You’ve got to admire the work ethic of The Mountain Goats. Since the early ‘90s, these kooky US indie-pop/folk rockers – essentially a vehicle for singer-songwriter John Darnielle – have put out 19 studio albums, the latest of which, ‘Getting Into Knives’, is their fourth in three years and, impressively, their second of 2020. They certainly haven’t been putting their feet – or should that be hooves? – up during lockdown.
Laid down in March this year, during a week spent at Sam Phillips Recording in Memphis, it was preceded by the galloping single, ‘As Many Candles As Possible’, which, with its thundering ‘heavy metal’ drums, chaotic piano and manic organ – played by special guest Charles Hodges (Al Green) – is actually something of a red herring. More representative of what’s to follow is the jaunty, shuffling, but slightly irritating, Barenaked Ladies-style skiffle-pop of opening song ‘Corsican Mastiff Stride.’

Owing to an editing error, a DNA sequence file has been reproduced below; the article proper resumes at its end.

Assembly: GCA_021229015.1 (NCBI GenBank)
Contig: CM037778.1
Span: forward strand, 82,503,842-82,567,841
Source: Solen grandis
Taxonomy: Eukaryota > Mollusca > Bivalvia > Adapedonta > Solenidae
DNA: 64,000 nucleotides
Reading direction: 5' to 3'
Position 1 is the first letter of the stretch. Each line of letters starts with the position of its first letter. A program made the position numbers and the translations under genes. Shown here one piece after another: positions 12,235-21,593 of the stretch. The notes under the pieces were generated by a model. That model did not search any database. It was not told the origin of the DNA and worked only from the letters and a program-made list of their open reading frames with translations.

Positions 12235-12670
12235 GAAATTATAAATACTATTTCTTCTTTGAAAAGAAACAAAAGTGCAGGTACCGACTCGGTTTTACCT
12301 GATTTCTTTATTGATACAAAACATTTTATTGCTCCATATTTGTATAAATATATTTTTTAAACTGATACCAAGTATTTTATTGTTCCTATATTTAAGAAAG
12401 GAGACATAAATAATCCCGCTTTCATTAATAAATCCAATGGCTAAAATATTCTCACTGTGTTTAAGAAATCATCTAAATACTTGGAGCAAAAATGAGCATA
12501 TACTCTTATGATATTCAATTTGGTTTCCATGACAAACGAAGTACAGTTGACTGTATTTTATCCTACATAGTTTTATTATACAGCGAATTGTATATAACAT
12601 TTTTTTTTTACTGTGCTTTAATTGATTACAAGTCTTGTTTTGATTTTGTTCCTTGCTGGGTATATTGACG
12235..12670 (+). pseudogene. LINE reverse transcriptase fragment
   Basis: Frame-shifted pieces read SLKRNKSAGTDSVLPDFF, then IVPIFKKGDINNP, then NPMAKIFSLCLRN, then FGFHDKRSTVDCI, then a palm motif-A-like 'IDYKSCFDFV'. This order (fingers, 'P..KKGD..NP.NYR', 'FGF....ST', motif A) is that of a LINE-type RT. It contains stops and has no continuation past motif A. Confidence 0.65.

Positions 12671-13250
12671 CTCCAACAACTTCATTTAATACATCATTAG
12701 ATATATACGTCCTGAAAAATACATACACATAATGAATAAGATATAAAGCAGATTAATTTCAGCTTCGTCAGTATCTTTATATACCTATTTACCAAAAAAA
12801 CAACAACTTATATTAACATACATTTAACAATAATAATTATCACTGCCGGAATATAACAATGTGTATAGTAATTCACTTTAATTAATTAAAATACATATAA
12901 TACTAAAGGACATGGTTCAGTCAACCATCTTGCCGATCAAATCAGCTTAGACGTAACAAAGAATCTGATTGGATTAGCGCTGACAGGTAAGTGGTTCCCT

The infectious ‘Get Famous’ is much better, with its warm, soulful Hammond, Stax horns and ‘70s AM radio guitar (Hiss Golden Messenger collaborator, Chris Boerner), as is ‘Picture of My Dress’, a tale of a very early morning encounter at a New Mexico truckstop, which sounds like Belle and Sebastian and namechecks Aerosmith’s soft rock ballad ‘I Don’t Want To Miss A Thing.’
The off-kilter ‘Tidal Wave’, with its woozy clarinet, is slightly jazzy, ‘Rat Queen’ has a majestic, vintage R.E.M. feel, with a towering chorus, shimmering guitars and some mighty organ, while ‘The Last Place I Saw You Alive’,written about the death of a loved one, is very moving – a tender, nostalgic and stately piano ballad.
Some of the album’s best moments come from Darnielle’s dark sense of humour – on ‘The Great Gold Sheep’, he tells us: “I’m going to leave a lasting legacy and when my body’s thrown with great force from a window, the dogs will fight for whatever’s left of me.”
Talking about his band, Darnielle says: “A bunch of people playing together is inherently joyous.” ‘Getting Into Knives’ is a playful and eccentric collection of songs, that’s often enjoyable, but also occasionally irksome. It cuts both ways.